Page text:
Probably the most ambitious effort to reinvent risk management and insurance education is under way at Georgia State University's Robinson School of Business.
Since the launch of Georgia State's new initiative in 2003, the school has revised and realigned its undergraduate, graduate and executive education programs in what it describes as a "dramatic expansion and redirection of the department's research and academic programs toward a broad, integrated and quantitative vision of risk management."
"Back in 2002-2003, we had a good, but traditional, risk management program," says Richard Phillips, chairman of the RMI Department at Georgia State. "We had actuarial science, and placed students into the insurance industry in fairly traditional jobs. We had an insurance program and placed students as claims adjusters and underwriters into the insurance industry. And we taught corporate risk management in the traditional sense of corporate insurance purchasing, corporate insurance programs, things like that."
However, the fundamental changes that are taking place in the role of risk management in the business world convinced Georgia State officials to "shift from a traditional focus on the insurance industry to a focus on the risk management function, and to treat insurance as a vehicle by which to manage risk," says Phillips.
"We see risk management as decision-making process that, at its roots, has the quantification of risk as one pillar and the other pillar being an economic or business-economic decision-making framework around making risky decisions."
The first phase took place between 2004 and 2006. It focused on the expansion in the size and scope of Georgia State's RMI program.
First, the university provided the RMI department with resources for additional hiring that would expand the RMI faculty by 25 percent. Taking into account compensating for attrition, "We have hired at least 10 new faculty over the last 3 years, and, of our tenured, research-active faculty today, 50 percent have come in since we started implementing the plan," says Phillips.
In addition to increasing the size of the faculty, the school also expanded its range of skill sets and academic specialties.
"Prior to 2004, we were all focused on insurance," says Phillips. "Today, we have faculty members who focus on mathematical finance, dynamic macroeconomics and contract theory, particularly dealing with the microeconomics of how contracts are traded back and forth between parties and how you write those contracts to minimize the risk exposures that you have."
Once its new and expanded faculty was in place, Georgia State then began to make changes in curricula and programs, with initial emphasis on the Ph.D. and master's levels.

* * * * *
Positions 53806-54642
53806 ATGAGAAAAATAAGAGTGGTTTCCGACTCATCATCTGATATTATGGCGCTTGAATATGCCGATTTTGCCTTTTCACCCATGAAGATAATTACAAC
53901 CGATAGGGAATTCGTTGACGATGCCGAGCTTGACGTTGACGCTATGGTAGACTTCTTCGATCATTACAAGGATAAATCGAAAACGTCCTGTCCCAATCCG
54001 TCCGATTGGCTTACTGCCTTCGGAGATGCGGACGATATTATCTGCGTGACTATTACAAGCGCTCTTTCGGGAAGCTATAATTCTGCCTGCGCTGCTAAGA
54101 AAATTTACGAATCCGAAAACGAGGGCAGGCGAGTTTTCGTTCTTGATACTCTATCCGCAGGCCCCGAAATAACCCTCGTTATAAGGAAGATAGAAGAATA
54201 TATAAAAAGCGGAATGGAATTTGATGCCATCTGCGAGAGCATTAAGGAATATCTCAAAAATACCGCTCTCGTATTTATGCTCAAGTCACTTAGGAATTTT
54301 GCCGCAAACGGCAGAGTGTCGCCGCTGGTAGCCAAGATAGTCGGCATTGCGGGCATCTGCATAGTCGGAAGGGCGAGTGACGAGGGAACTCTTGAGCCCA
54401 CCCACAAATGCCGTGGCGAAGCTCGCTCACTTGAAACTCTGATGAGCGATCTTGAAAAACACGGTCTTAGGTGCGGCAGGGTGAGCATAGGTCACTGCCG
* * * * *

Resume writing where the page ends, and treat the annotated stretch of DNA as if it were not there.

"We have 100 percent changed the Ph.D. program and have made significant changes in graduate-level programs," says Phillips.
These changes include:
-- A new risk management and finance dual-concentration in the Georgia State M.B.A. program.
-- A new graduate program in mathematical risk management that is similar to financial engineering programs offered at other schools, but which focuses on the management of financial risk and rare events within capital markets.
-- Expansion of the quantitative finance components in Georgia State's actuarial science program.
These shifts in curricula have begun to produce shifts in the types of jobs for which Georgia States RMI graduates are being hired.
"In our traditional labor markets, our students are going out at higher salaries, and we also are placing them with employers with which we did not place students before," says Phillips.
One example, says Phillips, is that "we placed a student in a big packaging company, in their finance and quantitative strategy group. This group supplements the traditional capital budgeting that the company performs, but makes decisions that are risk-focused. This involves not only traditional capital budgeting, but also doing the risk analytics around that as well."
The broader background that students get in the new Georgia State programs means that "they are ideally situated because they not only have the background in business economics and business decision-making, but they also have strong analytics skills focused around that risk management function," says Phillips.
"This is the direction in which a lot of companies will be headed."
April 15, 2008
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